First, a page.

Health authorities in the United States have pretty clear warnings when it comes to drinking during pregnancy: don’t do it. A 2015 American Academy of Pediatrics report said “no amount of alcohol intake should be considered safe” during any trimester. In 2016, the Centers for Disease Control and Prevention, advised sexually active women who are not using birth control to “not drink alcohol at all.”

Even a small amount of alcohol can seriously affect a baby, said Dr. Astley. “There’s probably no two women on the planet who drank the same amount on the same day of pregnancy. And alcohol doesn’t impact every fetus in the same way.”

The researchers hope that these findings will serve as a wake-up call for moms-to-be: “Alcohol can damage every system of the body,” Dr. Svetlana Popova, a senior scientist at the Centre for Addiction and Mental Health’s Institute for Mental Health Policy Research in Toronto and a co-author of an editorial about the new study, told NYT. “We have to scream about this problem to the world.”

Getting Help for Alcohol Abuse
If you have a drinking problem and are pregnant or considering pregnancy, we can work together to create a plan to help you live a happy and alcohol-free lifestyle. To learn more about our holistic addiction program, call today: 866-930-4673.

Friday, February 2, 2018

Building a Healthy Heart After Substance Abuse

It’s Heart Health Month, held each year to remind Americans to learn about the impact the heart has on one’s overall health, as well as the lifestyle factors that can promote a healthy heart.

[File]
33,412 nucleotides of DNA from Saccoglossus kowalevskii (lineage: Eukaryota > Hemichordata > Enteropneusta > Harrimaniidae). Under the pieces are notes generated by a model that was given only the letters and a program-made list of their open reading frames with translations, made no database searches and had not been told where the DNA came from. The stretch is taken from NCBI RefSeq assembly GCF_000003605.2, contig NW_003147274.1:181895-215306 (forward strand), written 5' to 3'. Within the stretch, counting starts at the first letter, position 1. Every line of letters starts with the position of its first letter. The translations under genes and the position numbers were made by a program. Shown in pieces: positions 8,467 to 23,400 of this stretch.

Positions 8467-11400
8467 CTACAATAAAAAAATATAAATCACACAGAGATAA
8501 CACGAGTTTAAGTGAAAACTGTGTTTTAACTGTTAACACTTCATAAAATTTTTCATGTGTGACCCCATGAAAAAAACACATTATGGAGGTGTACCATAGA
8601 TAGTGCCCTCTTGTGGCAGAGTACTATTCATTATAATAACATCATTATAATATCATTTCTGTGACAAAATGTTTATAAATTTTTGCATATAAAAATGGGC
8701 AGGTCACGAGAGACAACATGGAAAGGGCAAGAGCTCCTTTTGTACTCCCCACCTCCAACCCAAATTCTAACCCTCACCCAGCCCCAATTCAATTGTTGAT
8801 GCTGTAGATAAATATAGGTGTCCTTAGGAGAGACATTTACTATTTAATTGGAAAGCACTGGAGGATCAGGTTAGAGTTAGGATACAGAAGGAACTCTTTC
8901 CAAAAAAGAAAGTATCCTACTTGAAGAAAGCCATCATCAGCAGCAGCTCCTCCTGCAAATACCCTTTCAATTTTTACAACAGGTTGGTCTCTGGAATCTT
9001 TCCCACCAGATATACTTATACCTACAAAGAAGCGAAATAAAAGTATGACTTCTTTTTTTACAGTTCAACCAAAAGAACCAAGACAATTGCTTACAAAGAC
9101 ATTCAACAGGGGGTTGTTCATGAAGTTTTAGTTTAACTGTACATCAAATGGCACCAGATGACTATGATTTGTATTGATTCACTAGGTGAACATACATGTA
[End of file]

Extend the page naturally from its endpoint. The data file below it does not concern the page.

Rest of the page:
Heart disease is the leading cause of death for both men and women, so it’s never too soon to start caring for this vital organ. Certainly getting help for drug or alcohol abuse is a great step. Both drugs and alcohol can pose very serious risks to your cardiovascular health, increasing your risk for heart attack and stroke. 

Here’s a look at how to best care for your ticker after years of abuse from addiction. Perhaps the best part, these tips from the American Heart Association (AHA) can work double-duty and benefit your overall recovery, too: 

Get active. If you get at least 30 minutes of moderate physical activity each day (like brisk walking), five times per week, you can almost guarantee yourself a healthier and more satisfying life while lowering your risks for heart disease, stroke and diabetes, according to AHA.

Watch your cholesterol. Too much bad cholesterol (LDL) can form plaque in your veins and arteries – and these blockages can lead to heart disease and stroke. Firstly, if you don’t know your numbers, schedule a visit with your doctor to get checked. If your numbers are high, engaging in moderate exercise, avoiding tobacco smoke and eating a heart-healthy diet can help.

Manage high blood pressure. High blood pressure, also known as hypertension, is a major risk factor for heart disease and stroke. Again, get your numbers checked and make an effort to follow these steps from the AHA:
  • Eat a heart-healthy diet, including reducing sodium
  • Get regular physical activity
  • Maintain a healthy weight
  • Manage stress
  • Avoid tobacco smoke.
Pay attention to your diet. Healthy foods are the fuel our bodies use to create the energy we need to thrive and fight diseases, notes AHA. So do your best to load up on veggies, fruit, low-fat dairy, fiber-rich whole grains, and lean meats including fish.

Nutrition Planning at Complete Harmony
Helping clients plan healthful meals to enrich their body and mind is just one of the many features of our hybrid addiction treatment. By integrating conventional and holistic recovery approaches, we help restore balance to the whole person. To learn more, call: 866-930-4673.